Julie Taymor calls The Magic Flute a metaphysical fairy tale and, as such, it is laden with symbolic and psychological meaning well beyond the ken of most of the young audience. Many interpretations have been put forth. From a psychological view, the opera chronicles the coming of age of Tamino. Mozart was a child of the Enlightenment, so one can also view the opera as a journey from the realm of irrational darkness to the light of reason. Mozart and many of his contemporaries, including Haydn and America’s founding fathers, were Masons. The opera is replete with Masonic references such as the centrality of the number three and the trials that Tamino must undergo to be initiated into the brotherhood.

The opera is an extraordinary composite of various musical genres. The Queen’s two arias could have been taken straight out of an opera seria, a form that came into its own during the baroque period but persisted into the later 18th century; La Clemenza di Tito, technically Mozart’s last opera (although he did put the finishing touches on The Magic Flute after La Clemenza premiered in Prague), is an opera seria. With the two arias of Sarastro and the sublime choruses of the priests, Mozart was the first to use the classical hymn in a religious context to convey moral imperatives such as truth telling.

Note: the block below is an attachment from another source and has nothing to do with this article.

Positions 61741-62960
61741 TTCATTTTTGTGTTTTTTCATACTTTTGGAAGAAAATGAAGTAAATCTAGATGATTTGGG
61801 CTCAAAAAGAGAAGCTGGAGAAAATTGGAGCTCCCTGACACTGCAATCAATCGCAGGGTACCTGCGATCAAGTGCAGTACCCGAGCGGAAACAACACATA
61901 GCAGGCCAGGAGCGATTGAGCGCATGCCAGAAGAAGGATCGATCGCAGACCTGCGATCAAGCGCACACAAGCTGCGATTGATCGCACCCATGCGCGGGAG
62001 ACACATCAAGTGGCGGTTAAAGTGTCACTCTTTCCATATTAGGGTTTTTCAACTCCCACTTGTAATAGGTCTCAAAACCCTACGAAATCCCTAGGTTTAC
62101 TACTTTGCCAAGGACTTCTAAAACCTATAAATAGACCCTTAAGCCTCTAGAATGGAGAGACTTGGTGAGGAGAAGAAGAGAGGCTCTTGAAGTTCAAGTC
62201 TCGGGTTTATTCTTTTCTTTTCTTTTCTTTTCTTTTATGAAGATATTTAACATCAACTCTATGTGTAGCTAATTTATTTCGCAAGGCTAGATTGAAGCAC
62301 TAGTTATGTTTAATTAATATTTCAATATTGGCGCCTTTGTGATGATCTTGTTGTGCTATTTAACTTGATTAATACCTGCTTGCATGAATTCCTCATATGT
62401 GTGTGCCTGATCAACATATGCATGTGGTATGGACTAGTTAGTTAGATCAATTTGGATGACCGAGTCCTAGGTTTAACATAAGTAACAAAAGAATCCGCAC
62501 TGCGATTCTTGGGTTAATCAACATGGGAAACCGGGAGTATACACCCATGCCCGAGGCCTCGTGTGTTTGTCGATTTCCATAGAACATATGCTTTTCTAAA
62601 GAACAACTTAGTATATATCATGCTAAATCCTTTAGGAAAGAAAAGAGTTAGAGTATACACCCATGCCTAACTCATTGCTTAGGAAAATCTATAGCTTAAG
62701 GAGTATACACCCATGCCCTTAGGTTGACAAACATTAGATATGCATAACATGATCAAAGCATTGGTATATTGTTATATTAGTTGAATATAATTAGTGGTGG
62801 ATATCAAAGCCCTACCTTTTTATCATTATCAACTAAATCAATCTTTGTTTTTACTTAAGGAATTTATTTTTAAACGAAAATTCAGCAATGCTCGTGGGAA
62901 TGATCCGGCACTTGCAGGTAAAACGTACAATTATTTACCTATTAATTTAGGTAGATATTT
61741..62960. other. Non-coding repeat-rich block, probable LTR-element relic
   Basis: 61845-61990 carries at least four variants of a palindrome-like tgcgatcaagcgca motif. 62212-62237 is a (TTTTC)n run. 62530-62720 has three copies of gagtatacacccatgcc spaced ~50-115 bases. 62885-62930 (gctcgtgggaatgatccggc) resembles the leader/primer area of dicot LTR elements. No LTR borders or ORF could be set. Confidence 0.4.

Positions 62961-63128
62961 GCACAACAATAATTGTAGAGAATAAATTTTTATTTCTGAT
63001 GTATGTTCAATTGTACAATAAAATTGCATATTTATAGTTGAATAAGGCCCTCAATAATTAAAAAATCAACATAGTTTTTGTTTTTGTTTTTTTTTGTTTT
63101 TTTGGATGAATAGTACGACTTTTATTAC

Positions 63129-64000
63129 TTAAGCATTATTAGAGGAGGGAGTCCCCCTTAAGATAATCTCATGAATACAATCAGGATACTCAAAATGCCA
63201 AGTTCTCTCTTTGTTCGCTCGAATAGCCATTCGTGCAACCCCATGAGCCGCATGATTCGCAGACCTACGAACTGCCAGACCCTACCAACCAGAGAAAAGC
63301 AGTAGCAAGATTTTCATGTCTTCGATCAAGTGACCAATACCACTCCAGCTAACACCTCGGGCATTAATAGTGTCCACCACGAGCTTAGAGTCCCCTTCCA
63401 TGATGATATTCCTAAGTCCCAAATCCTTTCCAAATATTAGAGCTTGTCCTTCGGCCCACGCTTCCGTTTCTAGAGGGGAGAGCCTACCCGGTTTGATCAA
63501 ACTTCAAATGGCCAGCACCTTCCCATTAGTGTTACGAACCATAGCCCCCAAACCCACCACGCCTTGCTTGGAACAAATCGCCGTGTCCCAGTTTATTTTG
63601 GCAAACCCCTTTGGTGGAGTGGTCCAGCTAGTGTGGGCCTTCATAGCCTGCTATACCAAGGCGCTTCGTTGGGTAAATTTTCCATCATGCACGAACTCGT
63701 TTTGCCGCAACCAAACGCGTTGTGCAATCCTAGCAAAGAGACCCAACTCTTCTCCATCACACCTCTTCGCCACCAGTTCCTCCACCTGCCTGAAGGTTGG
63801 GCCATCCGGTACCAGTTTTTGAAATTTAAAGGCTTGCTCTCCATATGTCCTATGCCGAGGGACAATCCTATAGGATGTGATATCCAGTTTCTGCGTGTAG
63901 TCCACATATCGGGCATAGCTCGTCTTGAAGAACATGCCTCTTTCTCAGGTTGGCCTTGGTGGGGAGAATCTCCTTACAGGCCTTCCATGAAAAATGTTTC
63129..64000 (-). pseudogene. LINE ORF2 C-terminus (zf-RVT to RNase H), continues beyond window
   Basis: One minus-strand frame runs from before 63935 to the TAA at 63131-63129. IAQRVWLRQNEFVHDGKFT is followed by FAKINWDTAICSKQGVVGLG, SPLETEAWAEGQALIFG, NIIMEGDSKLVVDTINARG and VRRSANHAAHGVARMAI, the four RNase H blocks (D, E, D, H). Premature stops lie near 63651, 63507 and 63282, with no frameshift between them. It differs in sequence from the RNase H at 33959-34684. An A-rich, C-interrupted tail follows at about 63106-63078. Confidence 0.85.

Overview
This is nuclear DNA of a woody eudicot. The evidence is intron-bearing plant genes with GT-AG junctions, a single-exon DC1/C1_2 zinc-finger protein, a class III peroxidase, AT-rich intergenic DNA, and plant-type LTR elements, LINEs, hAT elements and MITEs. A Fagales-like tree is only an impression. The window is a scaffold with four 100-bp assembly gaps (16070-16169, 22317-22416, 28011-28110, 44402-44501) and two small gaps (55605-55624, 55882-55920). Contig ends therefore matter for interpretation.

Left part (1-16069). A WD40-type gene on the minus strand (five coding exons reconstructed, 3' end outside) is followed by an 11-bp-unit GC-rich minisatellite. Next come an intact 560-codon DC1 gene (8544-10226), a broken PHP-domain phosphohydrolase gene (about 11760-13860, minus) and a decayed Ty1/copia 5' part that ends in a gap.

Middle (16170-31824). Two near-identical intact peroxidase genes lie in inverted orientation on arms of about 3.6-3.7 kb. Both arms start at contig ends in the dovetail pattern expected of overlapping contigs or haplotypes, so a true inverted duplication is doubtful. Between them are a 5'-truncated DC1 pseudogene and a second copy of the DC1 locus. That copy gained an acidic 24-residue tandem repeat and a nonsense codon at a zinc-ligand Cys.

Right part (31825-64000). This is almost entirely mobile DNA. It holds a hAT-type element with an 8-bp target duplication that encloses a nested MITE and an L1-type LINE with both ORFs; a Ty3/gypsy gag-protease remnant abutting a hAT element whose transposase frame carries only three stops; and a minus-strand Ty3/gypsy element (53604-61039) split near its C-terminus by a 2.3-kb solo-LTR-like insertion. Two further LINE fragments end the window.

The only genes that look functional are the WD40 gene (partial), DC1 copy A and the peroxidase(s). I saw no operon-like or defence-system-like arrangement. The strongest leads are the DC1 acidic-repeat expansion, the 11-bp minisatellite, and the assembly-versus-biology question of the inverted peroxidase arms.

The form of The Magic Flute can be traced back to the dramatic fables of the Venetian playwright Carlo Gozzi through his influence on the development of the Viennese comedy of magic. Gozzi’s aim of synthesizing many disparate elements fits The Magic Fluteto a T.

Julie Taymor, who directed her first opera long before she became famous for the The Lion King, is the conceptual force behind this production. She created gorgeous tableaux, crafted with an artist’s eye. The Met’s stage has never been more filled with life and movement. The vocabulary from which Taymor drew her inspiration was virtually global, in keeping with the universality of the opera’s theme. In the first scene, the dragon killed by the Three Ladies (who wear Venetian masks) is a Javanese puppet that spans the width of the stage. Tamino is costumed as a Japanese prince. Egyptian symbols adorn the sets.